This past Wednesday, November 6, a forum entitled Let’s Talk About: Samuel de Champlain Statue was held in the Champlain Room from 6:00-8:00pm. Roughly 50 students, faculty, and staff were present at this SGA-run event, as well as Bruce from CPS and Champlain Alumni Chief Stevens of the Abenaki tribe.
Jayy Covert, Kenneth Bufford, and Mads Sumpf led the forum from on stage, beginning with a short presentation on the topic. They displayed statistics showing mixed results when it came to who wanted the statue removed, who wanted it to stay, and who chose another option.
A microphone was passed around the room and every single person was told to air their opinion. “I don’t want it in a museum,” said Jadah Bearden, a student in the audience, “I don’t want it next door, I want it gone. Whatever hesitations you may have about the removal, just know that the hurt should be louder than your apologist rhetoric.”
Student Beatrice Española, stated, “My reading of the statue is that it represents racism and colonialism in America…. I wonder if having that dialogue between two statues would change people’s experiences moving through the campus.” Another student countered, “While Samuel de Champlain did overall contribute to colonialism, that’s not what the statue represents. He’s holding a telescope… it represents his relationship with the Abenaki. The artist wanted to represent this, as well.”
In an interview with Seven Days, the creator of the statue, Jim Sardonis, tells readers, “…I was happy with what I did, and what I felt in some ways honored the Native people in that [de Champlain], I felt, had an affinity for the way that they lived and worked.” Sardonis was not invited to the forum.
Though the cost of removing or curating a statue is currently unknown, other students, as well as Chief Stevens, brought up the possibility of donating money to current and future Abenaki generations. This income could be from a whole separate fund, or even take the place of the money used in the statue debate. what would have been used in regards to the statue or a whole other fund that would be discussed in the future.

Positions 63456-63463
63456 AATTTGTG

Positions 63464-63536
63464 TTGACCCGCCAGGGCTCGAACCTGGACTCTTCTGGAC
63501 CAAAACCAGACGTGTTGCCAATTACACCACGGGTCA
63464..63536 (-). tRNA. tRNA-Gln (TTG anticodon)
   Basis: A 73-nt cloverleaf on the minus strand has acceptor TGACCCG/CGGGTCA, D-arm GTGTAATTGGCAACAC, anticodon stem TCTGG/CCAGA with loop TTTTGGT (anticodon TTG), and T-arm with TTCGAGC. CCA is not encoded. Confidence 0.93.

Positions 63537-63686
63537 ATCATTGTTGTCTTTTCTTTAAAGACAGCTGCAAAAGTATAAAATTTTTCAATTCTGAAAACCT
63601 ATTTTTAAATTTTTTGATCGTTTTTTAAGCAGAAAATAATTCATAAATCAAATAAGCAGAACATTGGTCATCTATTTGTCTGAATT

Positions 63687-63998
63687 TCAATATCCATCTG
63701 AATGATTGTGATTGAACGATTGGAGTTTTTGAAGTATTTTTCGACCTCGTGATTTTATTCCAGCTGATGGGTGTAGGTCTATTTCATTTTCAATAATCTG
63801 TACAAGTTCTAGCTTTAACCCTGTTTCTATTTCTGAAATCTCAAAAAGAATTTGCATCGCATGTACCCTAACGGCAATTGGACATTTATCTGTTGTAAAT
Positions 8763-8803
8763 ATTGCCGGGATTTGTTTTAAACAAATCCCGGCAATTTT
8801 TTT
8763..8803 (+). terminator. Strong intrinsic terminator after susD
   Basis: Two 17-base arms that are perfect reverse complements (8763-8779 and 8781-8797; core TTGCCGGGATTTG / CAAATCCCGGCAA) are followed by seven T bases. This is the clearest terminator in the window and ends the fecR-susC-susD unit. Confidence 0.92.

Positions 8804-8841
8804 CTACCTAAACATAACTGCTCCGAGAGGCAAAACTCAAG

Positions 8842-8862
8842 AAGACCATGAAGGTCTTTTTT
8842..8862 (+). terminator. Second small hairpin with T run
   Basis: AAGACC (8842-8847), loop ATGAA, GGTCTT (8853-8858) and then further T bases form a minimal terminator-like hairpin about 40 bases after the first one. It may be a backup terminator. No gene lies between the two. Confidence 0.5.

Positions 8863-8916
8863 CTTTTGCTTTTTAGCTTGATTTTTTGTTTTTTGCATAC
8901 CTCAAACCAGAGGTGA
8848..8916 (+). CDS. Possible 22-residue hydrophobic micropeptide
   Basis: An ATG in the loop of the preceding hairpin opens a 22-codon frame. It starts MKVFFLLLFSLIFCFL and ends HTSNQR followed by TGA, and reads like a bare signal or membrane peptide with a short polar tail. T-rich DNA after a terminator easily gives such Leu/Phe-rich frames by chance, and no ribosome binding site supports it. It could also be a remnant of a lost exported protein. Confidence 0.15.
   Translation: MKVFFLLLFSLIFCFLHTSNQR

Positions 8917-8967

To get more insight from Abenaki tribes in the region, Covert contacted Melody Walker Brook of the Elnu Abenaki Tribe, who gave a written statement saying, “…what would be most appropriate is actually to add a statue for indigenous people next to the one of Champlain. This is how people learn. Understanding the connections that are possible between people and acknowledging the indigenous voice is essential.”
On the other hand, Chief Stevens gave his support to the forum, but stood on no particular side in removing or keeping the statue. He instead stated, “You don’t have to tear something down to build something up.”
So what happens next?
SGA President, Molly Aldrich, says that bigger conversations like these are needed to make a definite decision. On Monday, the topic will be brought to the House of Representatives meeting for further discussion (You can find a livestream of all House of Reps meetings on our Facebook). A student also pointed out how a huge portion of the student body was not present at the forum, which they believe is another key piece to creating a successful discussion.
To end the forum, Chief Stevens thanked SGA for bringing the Abenaki into the conversation, “I get invited a lot by students, not by faculty. You have to get faculty to start buying in to inviting us here.”
He reflected on how, no matter the final decision, everything will lead back to the Abenaki people more than anyone on Champlain’s campus. Leaving the audience with a final note, he said, “You can’t erase history. When you erase history, then people forget about it. Be careful how you approach this… if you’re going to be an activist, be a responsible activist.”
For more information on these proposals from SGA, you can visit the forum’s Facebook page.